When you are confident that you can add in binary, you are ready to grasp this section on subtraction. When we perform subtraction in our normal, base ten system, we are really just adding the two numbers. For example, 8—5 is equivalent to 8+ (-5). -5 is pronounced "negative five." It is assumed that you are aware of negative numbers, as it is taught as early as sixth grade, but we all can forget, right? All that is necessary is to know that, when you add a negative and a positive number, you can get the same result as subtracting the smaller number from the larger number, and giving the answer the sign of the larger number. When you add two negative numbers, the answer is the same as adding the numbers, disregarding their sign (the absolute value), and then giving the sum a negative sign (e.g. (-4) + (-3) = -7). Yet believe it or not, subtraction in binary is even easier than in decimal, as a comparison will show.

First we have to know how a negative number is expressed in binary. Since a binary number is composed of ones and zeros, there is no place for the minus sign. Therefore, the highest bit, bit seven, is used to show that the number is negative. Most microcomputers use a technique called "two's complement" to convert a number into its negative equivalent. If you add numbers using two's complement, the subtraction will be performed automatically. Two's complement has two steps—forming the complement, and adding 1 to it. Numbers properly represented using two's complement are called signed binary.

Let's form the signed binary equivalent of -5. Here is the binary equivalent of five: 00000101. To complement it, we turn all the zeros into ones, and all the ones into zeros to get: 11111010. Next we add 1 to it to get:

Positive numbers in signed binary are expressed normally, with the restriction that they must not be greater than 127. If they were, bit seven would be "on," and the number would look as if it were negative. The number 205 in straight binary is 11001101. This is also -51 in signed binary. You can find the value of any negative number in signed binary by running it through the two's complement routine again. You'll get the positive value of the number. Similarly, if you try to make any number larger than 128 negative, it will end up positive. Therefore, in signed binary, the value in the byte must be between -128 and positive 127. Now that we have our background, let's try out our skills.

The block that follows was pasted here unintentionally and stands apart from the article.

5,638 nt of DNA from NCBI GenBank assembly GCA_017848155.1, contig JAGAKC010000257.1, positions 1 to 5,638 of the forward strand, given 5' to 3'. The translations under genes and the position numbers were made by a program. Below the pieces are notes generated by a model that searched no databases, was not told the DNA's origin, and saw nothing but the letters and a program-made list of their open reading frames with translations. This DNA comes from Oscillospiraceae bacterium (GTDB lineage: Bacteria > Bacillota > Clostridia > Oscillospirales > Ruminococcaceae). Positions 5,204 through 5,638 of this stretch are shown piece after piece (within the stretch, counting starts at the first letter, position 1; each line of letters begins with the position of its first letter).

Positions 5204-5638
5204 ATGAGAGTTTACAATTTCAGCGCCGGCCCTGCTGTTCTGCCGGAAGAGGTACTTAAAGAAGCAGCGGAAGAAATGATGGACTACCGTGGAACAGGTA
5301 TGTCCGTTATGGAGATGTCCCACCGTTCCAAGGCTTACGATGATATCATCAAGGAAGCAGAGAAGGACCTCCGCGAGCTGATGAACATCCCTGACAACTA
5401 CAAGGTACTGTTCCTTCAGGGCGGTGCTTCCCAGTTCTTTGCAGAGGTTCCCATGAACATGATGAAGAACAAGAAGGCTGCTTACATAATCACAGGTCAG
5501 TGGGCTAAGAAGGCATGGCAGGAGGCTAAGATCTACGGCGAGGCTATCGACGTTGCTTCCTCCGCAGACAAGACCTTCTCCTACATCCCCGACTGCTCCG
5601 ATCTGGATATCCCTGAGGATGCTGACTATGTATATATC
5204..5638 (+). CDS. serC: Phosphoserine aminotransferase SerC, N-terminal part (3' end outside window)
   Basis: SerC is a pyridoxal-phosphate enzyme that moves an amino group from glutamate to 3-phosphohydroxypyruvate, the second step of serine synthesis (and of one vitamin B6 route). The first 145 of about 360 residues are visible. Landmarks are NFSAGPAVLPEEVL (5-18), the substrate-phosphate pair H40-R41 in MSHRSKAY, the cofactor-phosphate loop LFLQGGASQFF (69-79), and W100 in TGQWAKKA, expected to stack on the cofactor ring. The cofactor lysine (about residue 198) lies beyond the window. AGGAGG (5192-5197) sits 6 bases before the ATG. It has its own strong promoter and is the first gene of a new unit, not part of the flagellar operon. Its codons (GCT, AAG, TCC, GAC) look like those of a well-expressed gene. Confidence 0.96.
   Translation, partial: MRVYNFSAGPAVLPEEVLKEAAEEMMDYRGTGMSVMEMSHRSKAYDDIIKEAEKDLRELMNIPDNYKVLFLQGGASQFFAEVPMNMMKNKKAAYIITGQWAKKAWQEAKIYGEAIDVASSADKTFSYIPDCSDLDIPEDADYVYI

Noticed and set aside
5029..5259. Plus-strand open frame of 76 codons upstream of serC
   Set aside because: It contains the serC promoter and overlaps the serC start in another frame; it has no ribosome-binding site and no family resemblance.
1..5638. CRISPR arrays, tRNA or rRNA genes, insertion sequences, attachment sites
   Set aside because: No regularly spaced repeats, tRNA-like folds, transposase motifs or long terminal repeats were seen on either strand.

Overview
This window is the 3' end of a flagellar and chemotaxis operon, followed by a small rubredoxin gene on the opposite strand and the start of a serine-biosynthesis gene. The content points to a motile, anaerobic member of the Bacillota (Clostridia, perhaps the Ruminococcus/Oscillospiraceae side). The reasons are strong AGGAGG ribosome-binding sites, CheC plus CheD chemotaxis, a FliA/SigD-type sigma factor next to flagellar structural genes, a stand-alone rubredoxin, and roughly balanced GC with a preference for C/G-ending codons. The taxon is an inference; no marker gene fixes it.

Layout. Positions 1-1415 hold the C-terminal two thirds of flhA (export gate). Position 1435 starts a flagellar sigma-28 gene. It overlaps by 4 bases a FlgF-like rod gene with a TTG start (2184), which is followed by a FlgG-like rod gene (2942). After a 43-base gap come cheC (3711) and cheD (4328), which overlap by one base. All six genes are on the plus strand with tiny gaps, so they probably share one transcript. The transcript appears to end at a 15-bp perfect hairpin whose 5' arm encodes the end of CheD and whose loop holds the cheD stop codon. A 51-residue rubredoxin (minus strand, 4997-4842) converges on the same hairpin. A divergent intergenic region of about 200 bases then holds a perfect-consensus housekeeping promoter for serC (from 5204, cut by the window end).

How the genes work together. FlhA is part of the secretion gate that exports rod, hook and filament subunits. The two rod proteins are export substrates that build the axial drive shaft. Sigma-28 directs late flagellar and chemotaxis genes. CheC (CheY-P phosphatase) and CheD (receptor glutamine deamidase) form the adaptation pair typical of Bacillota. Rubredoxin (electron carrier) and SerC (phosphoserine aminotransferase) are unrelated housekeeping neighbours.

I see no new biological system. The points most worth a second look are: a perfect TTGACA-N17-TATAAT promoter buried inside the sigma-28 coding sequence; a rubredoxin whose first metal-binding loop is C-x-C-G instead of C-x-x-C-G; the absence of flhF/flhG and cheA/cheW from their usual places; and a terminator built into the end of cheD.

Notice that the carry was swept out of the byte (C:1). C: represents the imaginary carry register.

This carry should be always disregarded in two's complement subtraction. The most wonderful thing about subtraction in binary is that it is seemingly "automatic." But once again, for complete understanding, you must practice subtraction until you feel sure of your comprehension. For this purpose, exercises are once more included at the end of this article.

Next time, we'll learn about multibyte numbers and even get into a wee bit of MACHINE LANGUAGE!

Answers to exercises in PART ONE:

    1. 21
    2. 51
    3. 60
    4. 255
    1. 00110100
    2. 11101010
    3. 01000010
    4. 00001111
  1. The complete chart to sixteen bits:
32768 16384 8192 4096 2048 1024
512 256 128 64 32 16 8 4 2 1


  1. Add:
    1. 00101011
      + 00000111
    2. 01000011
      + 00011000
    3. 00111000
      + 10100111
    4. 10011010
      + 00111001
  2. Convert to binary and add:
    1. 20 + 11
    2. 18 + 56
    3. 29 + 47
    4. 32 + 64
  3. Complement only:
    1. 01010110
    2. 01100011
  4. Form the two's complement
    1. 01111001
    2. 10111111
  5. convert into signed binary:
    1. -14
    2. 22
    3. -134
    4. 108
    5. -9
  6. Convert to binary and subtract:
    1. 56-18
    2. 99-33
    3. 58-78
    4. -105-12
  7. Why is -56 equal to 200? (Trick question)